PR apprenticeship scheme is the right move
The first Government-funded PR apprenticeship scheme for non-graduates announced recently (to be run by the PRCA) should be applauded throughout the industry. Hopefully, it will result in a higher calibre of young professionals coming through the ranks.
Sadly, the current system involves too many PR graduates coming straight from university into the working environment without basic skills. True, employers have a duty to train and develop their people in the workplace, but much more should be done to prepare graduates for the technically demanding world of PR and communications.
The solution could lie in a post-graduate training programme focusing on the development of practical skills and knowledge. It could operate in a similar way to the one for young solicitors, who must complete a training contract before becoming a fully-qualified solicitor.
Just like the accountancy and legal sectors, PR is a professional service. However, there are no formal entries to market, either as a person or agency. This means it is essential for the industry to find more and better routes to professionalise and improve standards.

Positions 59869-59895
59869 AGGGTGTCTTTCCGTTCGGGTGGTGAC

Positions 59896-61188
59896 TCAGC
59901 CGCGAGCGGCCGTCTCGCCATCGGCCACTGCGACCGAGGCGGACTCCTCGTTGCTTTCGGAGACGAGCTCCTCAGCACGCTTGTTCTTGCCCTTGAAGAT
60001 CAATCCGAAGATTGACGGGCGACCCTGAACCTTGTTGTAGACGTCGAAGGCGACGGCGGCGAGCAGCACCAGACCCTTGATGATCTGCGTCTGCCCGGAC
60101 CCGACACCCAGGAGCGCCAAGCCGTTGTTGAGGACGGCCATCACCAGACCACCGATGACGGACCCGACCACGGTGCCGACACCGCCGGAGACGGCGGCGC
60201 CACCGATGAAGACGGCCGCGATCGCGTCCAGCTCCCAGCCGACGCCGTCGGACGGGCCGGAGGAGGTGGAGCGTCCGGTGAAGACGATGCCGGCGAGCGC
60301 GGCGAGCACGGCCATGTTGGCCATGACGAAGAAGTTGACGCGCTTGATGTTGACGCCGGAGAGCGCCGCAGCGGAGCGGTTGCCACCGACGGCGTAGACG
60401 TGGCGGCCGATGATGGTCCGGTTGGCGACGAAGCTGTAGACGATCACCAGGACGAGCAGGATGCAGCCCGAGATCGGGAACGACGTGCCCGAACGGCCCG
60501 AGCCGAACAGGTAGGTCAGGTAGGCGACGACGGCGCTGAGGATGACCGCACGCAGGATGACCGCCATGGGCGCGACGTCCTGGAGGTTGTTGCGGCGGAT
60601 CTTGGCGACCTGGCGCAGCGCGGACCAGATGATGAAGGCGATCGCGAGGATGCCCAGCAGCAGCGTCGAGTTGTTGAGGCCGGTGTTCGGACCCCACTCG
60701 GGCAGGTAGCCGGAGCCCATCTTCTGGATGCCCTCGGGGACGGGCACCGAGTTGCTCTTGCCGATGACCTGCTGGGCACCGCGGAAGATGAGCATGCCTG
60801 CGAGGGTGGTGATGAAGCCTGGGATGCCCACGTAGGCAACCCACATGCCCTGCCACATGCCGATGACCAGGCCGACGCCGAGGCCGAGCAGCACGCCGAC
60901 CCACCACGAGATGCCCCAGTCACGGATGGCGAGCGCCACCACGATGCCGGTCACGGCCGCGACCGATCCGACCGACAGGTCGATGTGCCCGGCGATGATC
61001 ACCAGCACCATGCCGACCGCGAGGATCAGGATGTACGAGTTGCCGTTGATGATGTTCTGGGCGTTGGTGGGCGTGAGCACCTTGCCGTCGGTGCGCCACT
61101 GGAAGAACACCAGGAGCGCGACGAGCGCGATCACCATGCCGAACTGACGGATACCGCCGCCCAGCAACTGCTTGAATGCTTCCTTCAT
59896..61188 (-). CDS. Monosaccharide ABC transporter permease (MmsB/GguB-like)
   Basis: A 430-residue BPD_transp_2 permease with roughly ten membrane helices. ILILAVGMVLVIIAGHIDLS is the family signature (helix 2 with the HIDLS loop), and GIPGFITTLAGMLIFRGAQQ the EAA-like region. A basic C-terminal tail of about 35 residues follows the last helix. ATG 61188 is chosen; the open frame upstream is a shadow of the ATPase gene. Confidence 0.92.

The new apprenticeship scheme for non-graduates is a welcome move in the right direction; practice-based training qualifications for graduates could be another. But we must continue to innovate and explore fresh options, especially at a time when clients are rightly demanding extra value and we want to be seen as their professional partners rather than service vendors.
We joined the PRCA in 2010 as a voluntary investment to professionalise our own business. The PRCA Consultancy Management Standard is an effective way for PR and communications professionals to demonstrate their commitment to delivering quality services. It’s an obligation that the industry as a whole needs to support more wholeheartedly.